Express America Mortgage Corp. has taken a $15 million writedown of purchased mortgage servicing rights, the company announced late last week.
As a result of the speeded-up amortization schedule, the Phoenix-based mortgage bank, formerly Wesav Mortgage, reported a loss of $2.1 million for the fiscal year ended Sept. 30.
A total of $6.6 million of the charge is an amortization allowance for loans that have already run off, while the remaining $8.4 million is a provision for future runoff.
"We took the charge because we decided we wanted to make sure we had the bad news behind us," said James Reis, chief financial officer.
Prepayments Speed Runoff
In taking the loss Express America becomes the latest in a string of mortgage banks to suffer losses in coming to terms with servicing runoff caused by prepayments.
Recently Lomas Financial took a sizable hit to its balance sheet when it wrote down $50 million of servicing rights. Earlier this year Fleet Mortgage Group and Margaretten Financial suffered the same fate.
Because mortgage banks take the expected income from purchased servicing on the books as a gain when they buy it, they are obliged to write down part or all of the gain if the asset fails to perform as anticipated, usually because of prepayments.
The runoff in Express America's portfolio was concentrated in the servicing that was purchased when the company came out of Resolution Trust Corp. conservatorship two years ago, according to Mr. Reis.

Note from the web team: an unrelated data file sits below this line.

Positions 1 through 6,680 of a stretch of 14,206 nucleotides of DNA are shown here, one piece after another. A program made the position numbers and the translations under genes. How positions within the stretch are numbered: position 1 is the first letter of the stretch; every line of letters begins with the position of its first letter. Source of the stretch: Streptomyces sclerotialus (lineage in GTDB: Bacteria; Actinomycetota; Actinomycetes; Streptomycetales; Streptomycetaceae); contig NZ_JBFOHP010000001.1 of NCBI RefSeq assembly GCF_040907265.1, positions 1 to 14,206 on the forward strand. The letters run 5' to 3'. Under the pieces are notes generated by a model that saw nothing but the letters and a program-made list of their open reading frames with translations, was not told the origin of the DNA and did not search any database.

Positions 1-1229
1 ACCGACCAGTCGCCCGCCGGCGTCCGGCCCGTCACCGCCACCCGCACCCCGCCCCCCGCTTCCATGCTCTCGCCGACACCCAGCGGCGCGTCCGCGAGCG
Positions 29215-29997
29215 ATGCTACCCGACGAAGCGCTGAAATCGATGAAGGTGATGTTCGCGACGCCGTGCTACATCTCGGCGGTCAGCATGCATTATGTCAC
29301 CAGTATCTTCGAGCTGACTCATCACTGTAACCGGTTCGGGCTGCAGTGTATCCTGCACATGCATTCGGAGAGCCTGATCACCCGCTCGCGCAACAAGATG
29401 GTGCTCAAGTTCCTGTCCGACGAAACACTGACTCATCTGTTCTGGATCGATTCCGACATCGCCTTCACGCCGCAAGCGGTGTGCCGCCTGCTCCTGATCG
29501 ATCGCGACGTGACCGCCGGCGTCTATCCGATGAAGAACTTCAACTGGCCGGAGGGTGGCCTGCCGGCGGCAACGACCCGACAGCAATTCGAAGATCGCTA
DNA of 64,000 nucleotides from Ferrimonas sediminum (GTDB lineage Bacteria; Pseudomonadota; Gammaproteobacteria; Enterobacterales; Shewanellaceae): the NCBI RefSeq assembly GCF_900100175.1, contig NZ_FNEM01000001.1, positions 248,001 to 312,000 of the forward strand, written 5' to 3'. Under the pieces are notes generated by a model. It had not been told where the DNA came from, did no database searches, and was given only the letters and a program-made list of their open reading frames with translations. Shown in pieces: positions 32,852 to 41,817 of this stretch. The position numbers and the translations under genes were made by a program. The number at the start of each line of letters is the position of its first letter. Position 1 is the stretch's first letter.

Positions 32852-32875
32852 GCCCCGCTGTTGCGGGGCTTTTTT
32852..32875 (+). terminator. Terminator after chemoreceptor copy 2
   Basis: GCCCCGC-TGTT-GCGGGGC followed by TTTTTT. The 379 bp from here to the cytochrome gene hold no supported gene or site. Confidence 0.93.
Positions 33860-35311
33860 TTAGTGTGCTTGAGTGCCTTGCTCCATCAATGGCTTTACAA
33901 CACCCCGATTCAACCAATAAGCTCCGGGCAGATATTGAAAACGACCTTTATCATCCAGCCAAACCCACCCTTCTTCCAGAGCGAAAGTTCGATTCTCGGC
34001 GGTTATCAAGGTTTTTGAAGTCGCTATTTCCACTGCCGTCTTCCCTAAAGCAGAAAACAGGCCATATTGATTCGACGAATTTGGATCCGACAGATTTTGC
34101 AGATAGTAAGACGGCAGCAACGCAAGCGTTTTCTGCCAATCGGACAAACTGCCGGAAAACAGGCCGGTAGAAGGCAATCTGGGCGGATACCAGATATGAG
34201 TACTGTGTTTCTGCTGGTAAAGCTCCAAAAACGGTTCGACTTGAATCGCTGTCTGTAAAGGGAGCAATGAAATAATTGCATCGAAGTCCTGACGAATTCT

The loans, which had interest rates much higher than current market, "are obviously not going to stay on the books as long as we thought they would," he said.
Loans ran off Express' books at a 31% annual clip last quarter, a steep climb from previous levels. With the $8.4 million set-aside for future runoff, the company can withstand a runoff rate in the "high 20s" going forward, a level that Mr. Reis feels is on the high end.
Servicing Portfolio Grows
Express America, which buys all its mortgages from brokers, had originations of $4 billion in the last fiscal year.
Despite high runoff, the company was able to build its servicing portfolio to $6.8 billion, up from $3.8 billion last year.
The board of directors of Express America Holdings Corp., the parent company, have authorized a program to buy back 500,000 shares of common stock.